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American Football: Penalty Not fines

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Ben

posted on Mar, 25 2004 @ 07:43 AM
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The NFL discovered last season that fines did not necessarily stop its millionaire players from flamboyant celebrations.

So the league is planning to make any such demonstration an automatic 15-yard penalty.

“ This has nothing to do with the Lambeau leap, the spike, the sack dance or throwing the ball over the goal post. But the demonstrations are becoming more sophisticated and more pre-planned than they've ever been. That's why we focused on a penalty instead of just a fine. ”
— Falcons GM Rich McKay


The new penalty policy has been recommended unanimously by the league's competition committee and is likely to receive approval from the owners when they begin their annual spring meeting Sunday in Palm Beach, Fla.

"Don't call us the no fun league," Atlanta general manager Rich McKay, co-chairman of the league's competition committee, said Wednesday during a conference call. "This has nothing to do with the Lambeau leap, the spike, the sack dance or throwing the ball over the goal post. But the demonstrations are becoming more sophisticated and more pre-planned than they've ever been. That's why we focused on a penalty instead of just a fine."

As it has been for nearly 20 years, the longest discussions at the meetings will be over instant replay. The committee has recommended that it be installed permanently for the first time -- it has been put in from year-to-year until 2001, when it was extended to three years.

But the most interesting sign of the times is that the NFL now considers penalties more effective than fines in curbing demonstrations. There were 46 fines for demonstrations last season compared to 18 in 2002, indicating to McKay and the committee that fines were not a deterrent.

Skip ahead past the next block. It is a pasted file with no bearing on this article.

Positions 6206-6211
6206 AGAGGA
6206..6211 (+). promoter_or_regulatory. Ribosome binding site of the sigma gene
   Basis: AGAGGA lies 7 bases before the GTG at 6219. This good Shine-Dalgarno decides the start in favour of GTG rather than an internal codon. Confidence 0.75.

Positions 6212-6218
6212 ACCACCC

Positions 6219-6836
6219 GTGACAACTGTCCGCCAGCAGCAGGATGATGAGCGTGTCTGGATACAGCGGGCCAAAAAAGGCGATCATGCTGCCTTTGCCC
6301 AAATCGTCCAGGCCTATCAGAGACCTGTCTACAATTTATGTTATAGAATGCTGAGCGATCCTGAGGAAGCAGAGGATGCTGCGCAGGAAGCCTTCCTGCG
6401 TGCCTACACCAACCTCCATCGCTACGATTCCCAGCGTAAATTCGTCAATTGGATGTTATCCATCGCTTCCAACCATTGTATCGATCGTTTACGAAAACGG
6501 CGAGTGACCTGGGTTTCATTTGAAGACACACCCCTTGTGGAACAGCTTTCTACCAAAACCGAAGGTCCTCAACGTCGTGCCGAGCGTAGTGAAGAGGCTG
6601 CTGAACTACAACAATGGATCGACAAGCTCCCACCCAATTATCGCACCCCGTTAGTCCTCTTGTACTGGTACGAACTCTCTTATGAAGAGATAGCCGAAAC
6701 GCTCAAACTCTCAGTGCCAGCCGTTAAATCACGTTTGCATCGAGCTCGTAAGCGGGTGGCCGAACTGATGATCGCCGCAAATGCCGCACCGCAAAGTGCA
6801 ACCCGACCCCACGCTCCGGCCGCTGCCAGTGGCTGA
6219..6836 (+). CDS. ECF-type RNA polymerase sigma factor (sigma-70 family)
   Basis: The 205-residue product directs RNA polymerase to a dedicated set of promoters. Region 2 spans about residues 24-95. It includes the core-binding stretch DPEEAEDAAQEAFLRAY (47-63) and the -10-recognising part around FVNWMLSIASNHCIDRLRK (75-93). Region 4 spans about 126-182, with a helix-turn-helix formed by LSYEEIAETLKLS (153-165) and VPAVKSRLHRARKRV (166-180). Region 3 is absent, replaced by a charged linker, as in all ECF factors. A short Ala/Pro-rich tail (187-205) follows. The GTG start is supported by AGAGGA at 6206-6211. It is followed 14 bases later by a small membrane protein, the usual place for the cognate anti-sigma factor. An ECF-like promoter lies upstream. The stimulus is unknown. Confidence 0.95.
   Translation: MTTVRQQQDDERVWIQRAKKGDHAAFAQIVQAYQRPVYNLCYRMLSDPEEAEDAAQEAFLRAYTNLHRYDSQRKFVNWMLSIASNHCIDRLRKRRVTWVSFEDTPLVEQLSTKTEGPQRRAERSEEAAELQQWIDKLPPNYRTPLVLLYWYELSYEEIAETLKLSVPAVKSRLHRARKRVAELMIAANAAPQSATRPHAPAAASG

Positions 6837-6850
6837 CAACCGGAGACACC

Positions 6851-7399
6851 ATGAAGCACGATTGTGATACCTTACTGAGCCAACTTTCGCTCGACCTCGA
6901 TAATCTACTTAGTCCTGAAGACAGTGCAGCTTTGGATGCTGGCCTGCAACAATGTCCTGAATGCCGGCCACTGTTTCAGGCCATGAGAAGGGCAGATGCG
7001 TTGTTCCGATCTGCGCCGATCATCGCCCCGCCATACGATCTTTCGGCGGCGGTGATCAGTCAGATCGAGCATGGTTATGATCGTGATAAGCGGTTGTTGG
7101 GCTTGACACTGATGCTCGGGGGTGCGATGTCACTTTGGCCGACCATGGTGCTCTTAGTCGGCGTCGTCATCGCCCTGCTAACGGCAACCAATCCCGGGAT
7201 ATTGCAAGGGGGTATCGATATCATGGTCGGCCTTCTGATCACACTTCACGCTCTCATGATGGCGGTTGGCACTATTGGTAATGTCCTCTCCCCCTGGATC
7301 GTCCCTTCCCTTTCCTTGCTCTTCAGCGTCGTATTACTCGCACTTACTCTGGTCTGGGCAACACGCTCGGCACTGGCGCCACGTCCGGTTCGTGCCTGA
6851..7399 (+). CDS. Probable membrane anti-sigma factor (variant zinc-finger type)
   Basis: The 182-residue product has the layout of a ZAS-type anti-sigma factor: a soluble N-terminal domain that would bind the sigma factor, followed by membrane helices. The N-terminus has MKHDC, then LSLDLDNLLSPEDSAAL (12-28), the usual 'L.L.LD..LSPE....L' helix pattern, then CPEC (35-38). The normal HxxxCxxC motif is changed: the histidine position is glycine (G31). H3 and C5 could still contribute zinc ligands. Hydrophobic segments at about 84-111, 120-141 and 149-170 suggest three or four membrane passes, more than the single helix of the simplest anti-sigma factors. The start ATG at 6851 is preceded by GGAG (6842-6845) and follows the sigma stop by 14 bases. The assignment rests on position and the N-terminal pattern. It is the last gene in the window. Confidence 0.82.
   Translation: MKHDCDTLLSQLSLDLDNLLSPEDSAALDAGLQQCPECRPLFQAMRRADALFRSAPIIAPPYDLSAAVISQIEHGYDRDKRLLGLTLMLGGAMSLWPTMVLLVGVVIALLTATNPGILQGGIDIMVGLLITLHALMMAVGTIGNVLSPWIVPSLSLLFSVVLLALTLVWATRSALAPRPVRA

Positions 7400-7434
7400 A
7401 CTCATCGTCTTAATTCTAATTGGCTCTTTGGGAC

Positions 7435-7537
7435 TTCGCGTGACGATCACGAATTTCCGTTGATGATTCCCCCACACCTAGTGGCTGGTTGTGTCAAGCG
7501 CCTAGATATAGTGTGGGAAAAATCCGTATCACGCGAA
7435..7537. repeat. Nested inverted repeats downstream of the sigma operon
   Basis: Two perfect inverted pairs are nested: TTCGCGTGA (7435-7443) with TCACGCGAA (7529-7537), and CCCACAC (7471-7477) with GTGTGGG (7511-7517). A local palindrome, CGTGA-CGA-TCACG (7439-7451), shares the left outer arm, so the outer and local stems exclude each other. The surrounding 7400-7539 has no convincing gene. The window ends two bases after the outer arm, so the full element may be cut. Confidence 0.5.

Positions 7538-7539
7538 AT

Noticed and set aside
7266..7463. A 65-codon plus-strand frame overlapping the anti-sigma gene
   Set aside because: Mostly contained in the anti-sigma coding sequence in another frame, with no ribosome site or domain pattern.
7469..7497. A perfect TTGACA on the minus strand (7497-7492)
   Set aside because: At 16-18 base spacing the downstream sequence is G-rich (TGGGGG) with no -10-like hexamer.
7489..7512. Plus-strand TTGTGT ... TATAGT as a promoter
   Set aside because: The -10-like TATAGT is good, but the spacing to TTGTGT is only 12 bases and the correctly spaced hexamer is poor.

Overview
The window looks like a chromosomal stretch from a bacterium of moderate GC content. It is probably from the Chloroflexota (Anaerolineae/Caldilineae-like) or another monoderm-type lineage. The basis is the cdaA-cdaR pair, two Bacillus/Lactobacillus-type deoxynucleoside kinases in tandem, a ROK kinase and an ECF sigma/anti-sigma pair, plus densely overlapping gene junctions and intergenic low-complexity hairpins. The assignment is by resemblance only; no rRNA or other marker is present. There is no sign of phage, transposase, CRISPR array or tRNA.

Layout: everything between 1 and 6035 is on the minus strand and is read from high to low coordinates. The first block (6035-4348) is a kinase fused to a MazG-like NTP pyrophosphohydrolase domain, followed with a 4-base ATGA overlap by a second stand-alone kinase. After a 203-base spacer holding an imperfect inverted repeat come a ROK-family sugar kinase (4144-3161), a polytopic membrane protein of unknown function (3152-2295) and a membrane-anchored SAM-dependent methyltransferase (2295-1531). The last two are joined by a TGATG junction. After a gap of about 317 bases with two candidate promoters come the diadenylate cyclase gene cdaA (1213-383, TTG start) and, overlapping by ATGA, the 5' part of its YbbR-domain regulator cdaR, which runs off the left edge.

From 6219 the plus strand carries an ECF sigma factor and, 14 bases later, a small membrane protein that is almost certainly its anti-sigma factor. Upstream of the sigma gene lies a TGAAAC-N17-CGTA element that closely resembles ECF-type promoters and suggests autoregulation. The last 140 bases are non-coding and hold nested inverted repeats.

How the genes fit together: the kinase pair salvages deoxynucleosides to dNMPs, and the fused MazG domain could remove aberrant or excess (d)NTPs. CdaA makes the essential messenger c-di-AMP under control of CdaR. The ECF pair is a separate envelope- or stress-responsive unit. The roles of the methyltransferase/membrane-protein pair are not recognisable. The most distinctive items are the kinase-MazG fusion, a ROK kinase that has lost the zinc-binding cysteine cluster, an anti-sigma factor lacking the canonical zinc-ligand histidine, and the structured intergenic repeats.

The new penalties would be added to those for taunting.

After Terrell Owens celebrated a score by pulling a pen from his sock and signing a football in 2002, commissioner Paul Tagliabue made it clear such future demonstrations would be penalized. And the officials did call a penalty last season when Joe Horn made a call on a cell phone after scoring a touchdown.

But the recommendation would add the demonstration penalty to the rule book. McKay said it was prompted in part by letters from the NCAA and national high school associations worried that the conduct of NFL players set bad examples.

As for replay, it was first instituted in 1986, voted out in 1992, then brought back in 1999 in its current form -- with the coaches' challenge system.

The new proposal would make it permanent -- instead of needing 24 of the 32 teams to approve it each year, it would require 24 votes to vote it out. The competition committee also is recommending that any coach who gets two successful challenges in a game get one more.

"We think it's ready to go in permanently," McKay said of replay. "We've been voting on it for 20 years now. This way we won't have to vote on it anymore."

Among the other items to be discussed at the meetings will be expanding the playoffs to 14 teams and allowing both teams to get a possession in overtime.

The committee voted against both -- McKay noted that the number of overtime games decided on the first possession had declined from 36 percent in 2002 to 23 percent in 2004. He also noted that adding two more teams to the playoffs would give the No. 1 team an unfair advantage by getting the only bye.

"We feel like the current system has worked extremely well," McKay said.

The committee also decided not to expand the rule that limits assistant coaches on playoff teams to interview for head coaching jobs during bye weeks. It did recommend, however, that the same rule apply to top executives, who in the past could change jobs at any time.




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